2011 Salomon Undhof Riesling Erste Lage ÖTW Steiner Kögl - Austria, Niederösterreich, Kremstal
SRP: $30
A light gold color. Aromatically awesome, showing gobs of white peach, nectarine set against a complex mix of limestone and minerals. The intensity and depth of the nose is really something. Medium-to-full-bodied on the palate, but the acid zips on through, keeping it fresh. A beautiful combination of apricot, mango and white peach fruit, which is rich and juicy, but the fruit is equally matched with mineral, mountain stream water and white pepper. The finish is long and spicy. This is a beautiful Riesling that I’d love to try again in two years. (91 points)

Even though this Summer of Riesling marketing push is fading with the warm weather, Autumn is as good a time as any to drink Riesling. I, for one, plan on drinking Riesling all year long.


Monday, September 16, 2013

On Turkish Reds & Travel Lust

I’ve never been to Turkey, and I know relatively little about the country. But Turkey has always fascinated me with its incredibly rich history and its important role in shaping art and music.

When travelling to a foreign land isn’t possible, reading the country’s literature can be an accessible substitute. I recently read (and wrote about) a fascinating Turkish novel called “Snow.” Even though the author Orhan Pamuk deals with religious tribalism and conflict, I still found myself longing to see the hills of rural Turkey with my own eyes.

Good wine, like good literature, also has this transcendent quality. I’ve never been to South Africa or Chile either, but I’ve tasted the fruits of their soil and relished in the nuances of their terroir. I know a little about what makes these places special, even though my feet have never touched the dirt. Literature and wine may not be as exciting as travel itself, but it’s a big world out there, and I’m not rich enough to travel everywhere. So I enjoy learning what I can through wine.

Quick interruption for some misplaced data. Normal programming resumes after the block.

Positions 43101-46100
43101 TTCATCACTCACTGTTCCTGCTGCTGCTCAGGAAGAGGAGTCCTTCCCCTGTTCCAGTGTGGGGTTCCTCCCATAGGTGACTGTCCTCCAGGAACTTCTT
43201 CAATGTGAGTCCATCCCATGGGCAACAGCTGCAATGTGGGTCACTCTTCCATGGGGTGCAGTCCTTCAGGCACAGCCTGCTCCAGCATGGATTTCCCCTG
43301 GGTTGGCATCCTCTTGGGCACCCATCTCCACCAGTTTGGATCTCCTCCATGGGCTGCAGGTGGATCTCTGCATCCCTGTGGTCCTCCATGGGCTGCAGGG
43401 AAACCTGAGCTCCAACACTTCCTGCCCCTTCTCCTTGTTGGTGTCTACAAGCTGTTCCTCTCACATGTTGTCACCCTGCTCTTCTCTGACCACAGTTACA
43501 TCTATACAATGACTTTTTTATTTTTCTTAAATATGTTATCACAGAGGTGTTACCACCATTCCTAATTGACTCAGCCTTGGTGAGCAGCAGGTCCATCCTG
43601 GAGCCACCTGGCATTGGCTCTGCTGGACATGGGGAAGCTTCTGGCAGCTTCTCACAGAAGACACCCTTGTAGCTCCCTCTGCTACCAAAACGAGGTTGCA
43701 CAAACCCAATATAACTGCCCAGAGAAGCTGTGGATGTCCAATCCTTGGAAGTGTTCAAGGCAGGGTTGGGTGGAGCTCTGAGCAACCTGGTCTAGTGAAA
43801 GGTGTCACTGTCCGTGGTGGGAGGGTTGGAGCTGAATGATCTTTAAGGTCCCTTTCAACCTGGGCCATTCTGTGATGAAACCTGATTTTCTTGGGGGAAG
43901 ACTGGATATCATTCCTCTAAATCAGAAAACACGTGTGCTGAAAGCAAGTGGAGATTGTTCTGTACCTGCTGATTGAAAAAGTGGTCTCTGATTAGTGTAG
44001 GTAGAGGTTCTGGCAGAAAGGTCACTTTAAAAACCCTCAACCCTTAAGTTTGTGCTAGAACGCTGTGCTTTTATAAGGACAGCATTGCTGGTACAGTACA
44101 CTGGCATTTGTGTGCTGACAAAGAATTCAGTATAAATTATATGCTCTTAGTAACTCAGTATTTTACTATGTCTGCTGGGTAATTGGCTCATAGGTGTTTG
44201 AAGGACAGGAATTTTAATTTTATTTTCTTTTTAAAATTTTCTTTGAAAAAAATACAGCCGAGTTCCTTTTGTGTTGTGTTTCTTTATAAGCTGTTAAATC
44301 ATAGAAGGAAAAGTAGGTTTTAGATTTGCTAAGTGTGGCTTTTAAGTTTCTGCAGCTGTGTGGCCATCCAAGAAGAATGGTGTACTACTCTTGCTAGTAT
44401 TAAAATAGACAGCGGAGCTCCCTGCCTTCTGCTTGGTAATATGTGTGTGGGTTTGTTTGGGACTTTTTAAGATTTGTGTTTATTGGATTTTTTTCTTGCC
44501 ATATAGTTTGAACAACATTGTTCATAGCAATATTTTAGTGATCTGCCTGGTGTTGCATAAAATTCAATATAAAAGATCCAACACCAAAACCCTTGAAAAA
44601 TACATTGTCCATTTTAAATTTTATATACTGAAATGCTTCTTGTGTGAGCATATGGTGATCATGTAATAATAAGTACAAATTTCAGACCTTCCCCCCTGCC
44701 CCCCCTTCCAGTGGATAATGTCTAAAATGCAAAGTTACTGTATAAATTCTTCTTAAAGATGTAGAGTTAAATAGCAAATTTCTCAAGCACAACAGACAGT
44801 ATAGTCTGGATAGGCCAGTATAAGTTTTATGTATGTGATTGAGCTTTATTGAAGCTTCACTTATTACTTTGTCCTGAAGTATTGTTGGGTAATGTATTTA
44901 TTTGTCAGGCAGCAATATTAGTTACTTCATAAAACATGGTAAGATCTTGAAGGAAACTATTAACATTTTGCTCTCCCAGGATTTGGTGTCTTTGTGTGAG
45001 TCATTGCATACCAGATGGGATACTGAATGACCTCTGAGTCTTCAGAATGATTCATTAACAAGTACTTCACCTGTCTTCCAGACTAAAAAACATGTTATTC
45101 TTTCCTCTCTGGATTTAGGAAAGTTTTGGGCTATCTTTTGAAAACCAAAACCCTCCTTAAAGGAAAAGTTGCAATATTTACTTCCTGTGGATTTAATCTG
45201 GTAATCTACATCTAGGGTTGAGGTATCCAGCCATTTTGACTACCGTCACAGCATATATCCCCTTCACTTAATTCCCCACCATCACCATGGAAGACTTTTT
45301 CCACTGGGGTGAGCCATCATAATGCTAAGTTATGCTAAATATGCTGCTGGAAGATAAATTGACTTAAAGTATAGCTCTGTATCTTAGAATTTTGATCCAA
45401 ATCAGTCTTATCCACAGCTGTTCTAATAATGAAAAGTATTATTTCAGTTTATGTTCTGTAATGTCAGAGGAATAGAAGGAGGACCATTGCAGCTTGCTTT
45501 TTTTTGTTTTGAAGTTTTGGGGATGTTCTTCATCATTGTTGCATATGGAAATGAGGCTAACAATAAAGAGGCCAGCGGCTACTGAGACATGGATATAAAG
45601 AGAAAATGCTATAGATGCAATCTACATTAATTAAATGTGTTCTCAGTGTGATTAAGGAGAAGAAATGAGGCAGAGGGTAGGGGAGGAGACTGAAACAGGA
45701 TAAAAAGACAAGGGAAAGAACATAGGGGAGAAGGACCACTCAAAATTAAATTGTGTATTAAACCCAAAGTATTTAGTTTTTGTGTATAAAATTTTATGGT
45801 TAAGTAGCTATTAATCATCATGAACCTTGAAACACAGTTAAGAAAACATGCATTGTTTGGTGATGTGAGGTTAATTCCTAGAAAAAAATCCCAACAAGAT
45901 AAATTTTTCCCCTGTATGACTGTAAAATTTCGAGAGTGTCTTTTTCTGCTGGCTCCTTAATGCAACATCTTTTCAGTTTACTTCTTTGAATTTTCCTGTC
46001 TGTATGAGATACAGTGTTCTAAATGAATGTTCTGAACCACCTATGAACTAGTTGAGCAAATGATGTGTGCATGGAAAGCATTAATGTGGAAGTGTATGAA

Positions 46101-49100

I sipped on two Turkish reds while I was reading “Snow.” The first I enjoyed thoroughly and would recommend to anyone with an adventurous palate. The other I found somewhat pleasing to the senses, but not very intellectually stimulating. (Both bottles were trade samples and tasted sighted.)

One last note… I have absolutely no idea how to pronounce these regions or grape varieties. If you’ve spent some time in Turkey and can enlighten me, please chime in!

2009 Kayra Öküzgözü Single Vineyard - Turkey, Eastern Anatolia, Aydıncık, Elazığ
SRP: $20
Bright purple color. Tight upon uncorking, very dark, but opened up to show black cherries, plums, pencil shavings and smashed rocks. The nose opened up with some swirling and time to show more nuanced fruit and aromas of rose petals, clove and cinnamon. Full-bodied and bold on the palate, this wine shows firm, grainy tannins. The plum, black cherry and fig fruit is bold and ripe and the flavors of pencil shavings, toasted oak and earth are prominent. Notes of clove and cinnamon linger onto the finish. The acid lacks verve, but overall this is a really solid wine with some complexity to unpack in the cellar. Made from the native Öküzgözü variety from the Elazığ region (pictured above). (88 points)
SRP: $20